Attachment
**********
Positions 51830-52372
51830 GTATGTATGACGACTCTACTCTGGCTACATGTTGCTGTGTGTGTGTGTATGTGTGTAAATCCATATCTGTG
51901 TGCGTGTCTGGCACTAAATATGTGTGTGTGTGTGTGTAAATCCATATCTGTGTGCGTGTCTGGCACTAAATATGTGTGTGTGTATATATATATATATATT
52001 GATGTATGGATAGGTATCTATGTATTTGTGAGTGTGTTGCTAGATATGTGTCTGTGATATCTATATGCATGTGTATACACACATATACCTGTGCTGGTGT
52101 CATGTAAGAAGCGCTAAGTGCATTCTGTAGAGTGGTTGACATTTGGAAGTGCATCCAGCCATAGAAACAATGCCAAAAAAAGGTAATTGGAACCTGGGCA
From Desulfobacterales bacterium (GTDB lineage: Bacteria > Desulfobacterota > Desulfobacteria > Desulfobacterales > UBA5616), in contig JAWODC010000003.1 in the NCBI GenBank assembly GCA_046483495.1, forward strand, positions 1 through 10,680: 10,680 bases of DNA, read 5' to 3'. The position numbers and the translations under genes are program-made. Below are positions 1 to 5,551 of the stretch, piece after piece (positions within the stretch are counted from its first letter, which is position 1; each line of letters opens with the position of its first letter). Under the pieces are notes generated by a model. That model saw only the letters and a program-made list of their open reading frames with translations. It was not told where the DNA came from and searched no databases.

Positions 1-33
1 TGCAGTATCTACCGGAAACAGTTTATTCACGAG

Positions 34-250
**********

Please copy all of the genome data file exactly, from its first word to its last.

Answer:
Positions 51830-52372
51830 GTATGTATGACGACTCTACTCTGGCTACATGTTGCTGTGTGTGTGTGTATGTGTGTAAATCCATATCTGTG
51901 TGCGTGTCTGGCACTAAATATGTGTGTGTGTGTGTGTAAATCCATATCTGTGTGCGTGTCTGGCACTAAATATGTGTGTGTGTATATATATATATATATT
52001 GATGTATGGATAGGTATCTATGTATTTGTGAGTGTGTTGCTAGATATGTGTCTGTGATATCTATATGCATGTGTATACACACATATACCTGTGCTGGTGT
52101 CATGTAAGAAGCGCTAAGTGCATTCTGTAGAGTGGTTGACATTTGGAAGTGCATCCAGCCATAGAAACAATGCCAAAAAAAGGTAATTGGAACCTGGGCA
From Desulfobacterales bacterium (GTDB lineage: Bacteria > Desulfobacterota > Desulfobacteria > Desulfobacterales > UBA5616), in contig JAWODC010000003.1 in the NCBI GenBank assembly GCA_046483495.1, forward strand, positions 1 through 10,680: 10,680 bases of DNA, read 5' to 3'. The position numbers and the translations under genes are program-made. Below are positions 1 to 5,551 of the stretch, piece after piece (positions within the stretch are counted from its first letter, which is position 1; each line of letters opens with the position of its first letter). Under the pieces are notes generated by a model. That model saw only the letters and a program-made list of their open reading frames with translations. It was not told where the DNA came from and searched no databases.

Positions 1-33
1 TGCAGTATCTACCGGAAACAGTTTATTCACGAG

Positions 34-250